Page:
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Has there been any research comparing the cognition of people born via C-section to people born vaginally?

During a vaginal birth, the baby's head is pressured and deforms somewhat in order to make it through. Hypothetically, this could cause some minor brain damage which would be avoided by C-section birth.

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I don't know if there has been any research on this, but there is reason to doubt that such research would yield any meaningful results.

You would need to control for a large number of things to address your question. For example, people born by C-section are people who have access to medical care. Those people have money, which is associated with education and opportunities, both of which are associated with IQ.

Additionally, a C-section is medical intervention for when something goes wrong. The things that lead to C-sections (such as improper positioning of the baby before birth, compromising oxygen supply) can lead to brain damage. C-sections generally are associated with many more complications than healthy vaginal births.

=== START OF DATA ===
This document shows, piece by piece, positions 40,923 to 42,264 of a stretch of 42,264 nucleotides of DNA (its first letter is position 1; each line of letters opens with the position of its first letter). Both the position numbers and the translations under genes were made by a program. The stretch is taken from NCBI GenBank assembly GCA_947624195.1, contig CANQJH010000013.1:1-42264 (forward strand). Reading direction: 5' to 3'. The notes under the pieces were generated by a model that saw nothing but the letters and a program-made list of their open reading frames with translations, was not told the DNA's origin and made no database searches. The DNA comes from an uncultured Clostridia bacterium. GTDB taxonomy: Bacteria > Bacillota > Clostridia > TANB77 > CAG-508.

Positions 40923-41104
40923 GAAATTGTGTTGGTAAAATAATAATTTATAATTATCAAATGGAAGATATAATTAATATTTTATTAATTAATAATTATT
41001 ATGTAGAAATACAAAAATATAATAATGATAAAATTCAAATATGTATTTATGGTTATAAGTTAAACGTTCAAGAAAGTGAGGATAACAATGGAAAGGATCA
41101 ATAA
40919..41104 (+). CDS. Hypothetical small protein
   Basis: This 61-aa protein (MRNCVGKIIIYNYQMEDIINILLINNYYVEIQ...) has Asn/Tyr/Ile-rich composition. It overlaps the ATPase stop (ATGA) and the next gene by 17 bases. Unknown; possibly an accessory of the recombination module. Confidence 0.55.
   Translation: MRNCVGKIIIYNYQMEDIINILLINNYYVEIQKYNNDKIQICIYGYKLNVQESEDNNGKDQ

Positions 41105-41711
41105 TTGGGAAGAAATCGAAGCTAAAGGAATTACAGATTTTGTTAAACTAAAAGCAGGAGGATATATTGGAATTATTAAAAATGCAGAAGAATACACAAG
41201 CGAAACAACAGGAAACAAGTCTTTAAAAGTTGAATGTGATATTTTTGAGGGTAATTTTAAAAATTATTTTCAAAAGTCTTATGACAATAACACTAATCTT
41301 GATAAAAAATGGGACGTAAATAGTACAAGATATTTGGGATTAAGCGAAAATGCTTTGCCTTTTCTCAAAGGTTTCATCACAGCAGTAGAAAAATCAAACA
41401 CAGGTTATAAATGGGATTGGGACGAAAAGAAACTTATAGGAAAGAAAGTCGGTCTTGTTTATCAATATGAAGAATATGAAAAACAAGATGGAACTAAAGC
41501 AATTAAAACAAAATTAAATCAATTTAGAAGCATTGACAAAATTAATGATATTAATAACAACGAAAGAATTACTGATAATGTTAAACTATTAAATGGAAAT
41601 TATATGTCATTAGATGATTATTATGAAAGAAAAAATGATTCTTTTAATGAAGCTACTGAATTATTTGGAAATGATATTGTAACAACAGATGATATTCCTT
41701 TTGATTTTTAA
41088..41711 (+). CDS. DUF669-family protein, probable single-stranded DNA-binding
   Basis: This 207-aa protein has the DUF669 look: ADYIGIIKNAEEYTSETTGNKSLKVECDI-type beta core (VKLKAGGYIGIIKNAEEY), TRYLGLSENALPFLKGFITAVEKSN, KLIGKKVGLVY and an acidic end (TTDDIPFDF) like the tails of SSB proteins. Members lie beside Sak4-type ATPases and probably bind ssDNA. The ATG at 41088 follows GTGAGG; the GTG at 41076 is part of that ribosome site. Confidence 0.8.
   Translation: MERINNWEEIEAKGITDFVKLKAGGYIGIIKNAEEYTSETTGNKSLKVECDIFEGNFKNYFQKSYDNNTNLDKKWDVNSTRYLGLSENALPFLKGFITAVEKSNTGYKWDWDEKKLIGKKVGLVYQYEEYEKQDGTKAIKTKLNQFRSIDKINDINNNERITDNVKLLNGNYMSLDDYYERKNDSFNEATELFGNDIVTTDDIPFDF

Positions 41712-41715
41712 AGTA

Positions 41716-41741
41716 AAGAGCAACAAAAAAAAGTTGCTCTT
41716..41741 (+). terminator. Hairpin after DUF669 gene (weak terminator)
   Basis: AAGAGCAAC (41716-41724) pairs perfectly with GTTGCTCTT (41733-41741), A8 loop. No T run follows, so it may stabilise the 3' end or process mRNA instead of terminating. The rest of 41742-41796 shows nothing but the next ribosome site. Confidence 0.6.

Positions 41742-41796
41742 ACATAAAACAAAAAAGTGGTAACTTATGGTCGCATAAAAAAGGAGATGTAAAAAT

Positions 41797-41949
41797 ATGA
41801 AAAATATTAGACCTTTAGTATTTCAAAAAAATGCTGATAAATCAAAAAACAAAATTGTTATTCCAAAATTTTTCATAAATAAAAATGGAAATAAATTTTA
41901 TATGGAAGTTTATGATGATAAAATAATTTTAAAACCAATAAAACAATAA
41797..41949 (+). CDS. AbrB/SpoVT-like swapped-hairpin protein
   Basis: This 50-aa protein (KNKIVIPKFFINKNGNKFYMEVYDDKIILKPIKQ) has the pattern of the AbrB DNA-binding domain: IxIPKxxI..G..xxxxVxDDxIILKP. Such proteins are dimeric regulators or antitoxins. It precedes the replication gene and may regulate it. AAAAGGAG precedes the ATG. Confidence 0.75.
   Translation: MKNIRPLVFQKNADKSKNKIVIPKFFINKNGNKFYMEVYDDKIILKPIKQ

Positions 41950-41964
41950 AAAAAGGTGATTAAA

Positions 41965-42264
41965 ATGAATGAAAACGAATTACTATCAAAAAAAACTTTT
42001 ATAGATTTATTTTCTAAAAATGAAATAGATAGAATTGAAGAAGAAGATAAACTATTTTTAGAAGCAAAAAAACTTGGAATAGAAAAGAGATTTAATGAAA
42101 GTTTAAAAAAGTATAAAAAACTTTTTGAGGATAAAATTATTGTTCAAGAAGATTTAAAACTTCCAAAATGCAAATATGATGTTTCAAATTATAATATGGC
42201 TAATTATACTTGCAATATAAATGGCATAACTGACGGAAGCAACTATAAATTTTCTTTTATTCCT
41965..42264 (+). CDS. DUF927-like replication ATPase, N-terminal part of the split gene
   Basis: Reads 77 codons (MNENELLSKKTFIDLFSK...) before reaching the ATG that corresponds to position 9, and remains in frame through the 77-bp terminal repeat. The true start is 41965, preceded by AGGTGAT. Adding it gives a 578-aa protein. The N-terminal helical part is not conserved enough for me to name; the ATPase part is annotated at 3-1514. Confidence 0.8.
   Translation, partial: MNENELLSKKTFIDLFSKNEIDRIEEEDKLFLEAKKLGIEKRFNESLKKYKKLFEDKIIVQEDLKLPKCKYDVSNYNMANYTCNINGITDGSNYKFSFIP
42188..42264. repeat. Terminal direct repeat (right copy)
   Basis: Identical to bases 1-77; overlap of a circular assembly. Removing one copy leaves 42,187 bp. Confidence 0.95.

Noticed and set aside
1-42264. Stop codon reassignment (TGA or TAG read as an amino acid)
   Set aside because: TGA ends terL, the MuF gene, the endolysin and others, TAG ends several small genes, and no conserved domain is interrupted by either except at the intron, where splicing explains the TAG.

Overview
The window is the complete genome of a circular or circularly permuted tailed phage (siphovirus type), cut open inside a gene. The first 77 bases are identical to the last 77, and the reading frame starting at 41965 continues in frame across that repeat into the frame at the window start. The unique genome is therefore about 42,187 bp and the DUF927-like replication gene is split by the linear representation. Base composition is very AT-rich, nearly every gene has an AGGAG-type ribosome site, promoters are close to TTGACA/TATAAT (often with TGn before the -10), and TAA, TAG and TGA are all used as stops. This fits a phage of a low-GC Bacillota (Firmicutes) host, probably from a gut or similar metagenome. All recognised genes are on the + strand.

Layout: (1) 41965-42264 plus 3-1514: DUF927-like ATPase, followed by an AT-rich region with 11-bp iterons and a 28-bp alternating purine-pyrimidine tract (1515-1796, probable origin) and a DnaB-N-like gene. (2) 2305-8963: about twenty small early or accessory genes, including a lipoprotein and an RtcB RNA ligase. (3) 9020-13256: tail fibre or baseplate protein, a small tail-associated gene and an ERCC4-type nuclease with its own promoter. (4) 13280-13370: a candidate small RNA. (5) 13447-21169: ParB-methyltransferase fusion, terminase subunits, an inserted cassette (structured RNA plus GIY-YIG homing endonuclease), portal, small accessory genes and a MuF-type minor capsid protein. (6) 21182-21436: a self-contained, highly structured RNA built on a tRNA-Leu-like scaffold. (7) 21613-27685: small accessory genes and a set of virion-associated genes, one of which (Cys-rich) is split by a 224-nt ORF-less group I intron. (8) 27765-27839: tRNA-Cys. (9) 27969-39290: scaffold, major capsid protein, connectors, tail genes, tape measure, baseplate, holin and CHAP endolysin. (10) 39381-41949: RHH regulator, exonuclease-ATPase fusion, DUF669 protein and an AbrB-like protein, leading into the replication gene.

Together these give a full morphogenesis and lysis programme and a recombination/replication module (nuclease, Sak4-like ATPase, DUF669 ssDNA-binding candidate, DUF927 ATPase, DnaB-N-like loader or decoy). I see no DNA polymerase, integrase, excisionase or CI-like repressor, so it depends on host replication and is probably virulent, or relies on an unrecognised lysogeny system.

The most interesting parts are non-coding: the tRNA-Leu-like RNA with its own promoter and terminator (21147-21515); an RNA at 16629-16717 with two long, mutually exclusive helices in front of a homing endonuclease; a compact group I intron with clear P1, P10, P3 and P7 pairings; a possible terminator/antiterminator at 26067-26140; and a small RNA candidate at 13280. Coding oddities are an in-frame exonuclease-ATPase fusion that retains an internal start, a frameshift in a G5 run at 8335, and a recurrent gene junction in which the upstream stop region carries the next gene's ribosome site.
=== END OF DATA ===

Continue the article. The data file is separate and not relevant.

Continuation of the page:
Another thing to consider is that vaginal birth would be a poor evolutionary solution for human reproduction if it lead to significantly lower intelligence.

I would be much less surprised if the opposite of your hypothesis turned out to be true.

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    $\begingroup$ Also note how resilient baby brains are: you can sometimes get away with having an entire hemisphere missing! The developing brain accommodates/routes around all kinds of damage. That can scramble the `normal' locations for things like language centers, but often there's little or no impact on the 'shifted' abilities, especially if the damage occurred young enough. A bit of a squeeze at literally the moment of birth is pretty small beer from the brain's perspective. $\endgroup$ – steveLangsford May 28 '18 at 20:52
  • $\begingroup$ Yes, very good point. $\endgroup$ – PhiloT May 30 '18 at 12:28

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